News producer Stuart Hughes, who had his right foot amputated after being injured while covering the war in Iraq, returned to work this week. And despite what happened to him five months ago, when he was caught in the same landmine explosion that killed BBC freelance cameraman Kaveh Golestan, he is keen to get back to the frontline.
|Sarah Whitehead, world tv planning editor; Mark Jones, assignments editor; Stuart Hughes (sitting); Malcolm Downing, assignments editor; Sally Hodgkinson, senior producer - special events; Guy Pelham, assignments editor|
‘Although it might be pushing it to go to Baghdad, I’d love to go to Jerusalem where I worked last year and for a month earlier this year, and where I have many friends,’ he told Ariel.
‘The BBC says it can’t see any reason why I shouldn’t return to the field, and there is a precedent in Mo Amin [a cameraman who worked with a prosthetic arm before being killed in a plane crash in 1996].’
For the time being, however, Stuart will stick to a desk job as part of newsgathering’s foreign special events team, working two or three days a week until he feels ready to do more.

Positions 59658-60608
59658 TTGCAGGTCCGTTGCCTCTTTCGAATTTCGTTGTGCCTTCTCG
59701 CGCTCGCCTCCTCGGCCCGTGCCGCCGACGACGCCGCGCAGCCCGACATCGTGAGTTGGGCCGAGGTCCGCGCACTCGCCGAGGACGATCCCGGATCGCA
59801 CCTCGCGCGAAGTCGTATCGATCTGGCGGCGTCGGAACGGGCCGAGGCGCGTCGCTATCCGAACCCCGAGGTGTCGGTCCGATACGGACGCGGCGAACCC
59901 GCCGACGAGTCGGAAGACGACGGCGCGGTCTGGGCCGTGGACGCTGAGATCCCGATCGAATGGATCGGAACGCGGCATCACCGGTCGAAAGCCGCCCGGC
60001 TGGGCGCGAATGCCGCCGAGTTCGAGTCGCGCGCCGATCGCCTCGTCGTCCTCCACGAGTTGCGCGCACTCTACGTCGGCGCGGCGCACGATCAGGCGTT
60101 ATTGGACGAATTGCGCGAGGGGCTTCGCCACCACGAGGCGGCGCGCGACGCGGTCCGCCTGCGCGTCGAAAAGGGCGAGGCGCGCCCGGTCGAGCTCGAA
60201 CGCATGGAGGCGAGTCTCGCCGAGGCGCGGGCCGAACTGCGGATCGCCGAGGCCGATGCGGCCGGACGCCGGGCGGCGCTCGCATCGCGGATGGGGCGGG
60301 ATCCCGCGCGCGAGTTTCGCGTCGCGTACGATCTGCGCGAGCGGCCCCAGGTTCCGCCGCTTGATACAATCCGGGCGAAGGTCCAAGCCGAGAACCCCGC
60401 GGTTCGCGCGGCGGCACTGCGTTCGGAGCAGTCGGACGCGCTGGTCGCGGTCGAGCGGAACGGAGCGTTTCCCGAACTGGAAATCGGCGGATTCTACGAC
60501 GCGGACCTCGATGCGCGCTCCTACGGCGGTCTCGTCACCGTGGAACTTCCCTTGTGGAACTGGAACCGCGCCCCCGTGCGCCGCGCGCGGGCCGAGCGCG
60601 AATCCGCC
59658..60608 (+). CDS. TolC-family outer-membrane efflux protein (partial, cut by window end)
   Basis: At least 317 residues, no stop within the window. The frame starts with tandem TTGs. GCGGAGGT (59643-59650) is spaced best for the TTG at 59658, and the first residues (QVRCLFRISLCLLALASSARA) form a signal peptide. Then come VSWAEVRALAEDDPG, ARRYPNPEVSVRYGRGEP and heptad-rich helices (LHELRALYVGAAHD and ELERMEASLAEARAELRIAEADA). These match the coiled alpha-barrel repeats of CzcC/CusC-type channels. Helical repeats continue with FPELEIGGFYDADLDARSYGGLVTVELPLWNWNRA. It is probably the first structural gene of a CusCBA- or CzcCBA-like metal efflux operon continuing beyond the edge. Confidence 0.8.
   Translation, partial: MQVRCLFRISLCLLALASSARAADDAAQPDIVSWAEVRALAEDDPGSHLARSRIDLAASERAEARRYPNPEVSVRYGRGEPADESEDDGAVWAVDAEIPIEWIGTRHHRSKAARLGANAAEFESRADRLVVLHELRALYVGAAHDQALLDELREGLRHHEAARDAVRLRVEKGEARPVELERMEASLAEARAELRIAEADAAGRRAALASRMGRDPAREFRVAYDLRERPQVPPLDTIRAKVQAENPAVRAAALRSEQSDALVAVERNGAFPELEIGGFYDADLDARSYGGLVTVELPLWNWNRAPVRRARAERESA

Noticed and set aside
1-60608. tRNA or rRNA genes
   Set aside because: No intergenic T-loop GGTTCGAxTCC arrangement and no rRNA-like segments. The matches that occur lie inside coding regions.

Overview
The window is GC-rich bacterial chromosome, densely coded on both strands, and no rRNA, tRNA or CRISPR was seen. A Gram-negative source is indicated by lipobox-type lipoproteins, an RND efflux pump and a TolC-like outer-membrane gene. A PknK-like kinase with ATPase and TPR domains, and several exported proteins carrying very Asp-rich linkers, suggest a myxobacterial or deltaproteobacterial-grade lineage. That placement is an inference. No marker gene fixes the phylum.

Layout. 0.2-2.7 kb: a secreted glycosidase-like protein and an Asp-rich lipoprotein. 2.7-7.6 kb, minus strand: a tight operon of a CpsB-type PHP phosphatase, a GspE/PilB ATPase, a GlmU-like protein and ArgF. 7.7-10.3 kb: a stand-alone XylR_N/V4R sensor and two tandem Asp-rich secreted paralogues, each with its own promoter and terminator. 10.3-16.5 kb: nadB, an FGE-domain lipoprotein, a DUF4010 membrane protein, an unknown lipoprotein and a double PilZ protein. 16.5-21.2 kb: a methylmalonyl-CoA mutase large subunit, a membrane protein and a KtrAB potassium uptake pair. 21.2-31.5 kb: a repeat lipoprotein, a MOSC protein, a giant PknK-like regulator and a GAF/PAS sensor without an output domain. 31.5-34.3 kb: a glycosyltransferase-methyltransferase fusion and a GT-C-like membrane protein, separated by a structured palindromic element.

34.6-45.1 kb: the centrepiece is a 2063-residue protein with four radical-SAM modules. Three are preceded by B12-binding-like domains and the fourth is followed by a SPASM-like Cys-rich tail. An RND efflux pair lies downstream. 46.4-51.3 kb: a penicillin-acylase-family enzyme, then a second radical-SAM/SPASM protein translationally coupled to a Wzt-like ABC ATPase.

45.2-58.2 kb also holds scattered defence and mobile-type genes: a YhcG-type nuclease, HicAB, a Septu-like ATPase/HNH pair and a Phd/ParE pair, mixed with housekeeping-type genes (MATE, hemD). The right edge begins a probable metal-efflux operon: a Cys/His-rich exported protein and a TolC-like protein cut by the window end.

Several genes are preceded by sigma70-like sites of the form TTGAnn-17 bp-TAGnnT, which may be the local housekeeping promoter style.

He is still adjusting to a new false lower leg that was fitted at the start of September.
‘It’s far better than the first limb I was given in June, which made me feel as I though I was walking inside a bucket,’ he says. ‘I’ve had a lot of physio but have been told that the best thing I can do now is walk, to help build up my strength.
‘Three weeks ago I joined a new gym and was surprised by how much I could do. I went to an aerobics class and there were only a couple of exercises that I couldn’t join in. I’m a keen scuba diver and I hope to get back to that before too long. I’ve asked to be fitted with a waterproof leg.’
Stuart has already resumed driving -– in a modified car that he uses to travel to and from his home in Ealing to visit his family in Wales, and the hospital in Cardiff where he is an outpatient.
‘I can’t fault the treatment – it has been fantastic – but it has taken up a lot of time,’ he says.
Also he has been busy writing a BBC news online column charting his progress, helping the Mines Advisory Group, for which he has become a patron, and taking part in a BBC Wales documentary about his experiences, to be shown next spring.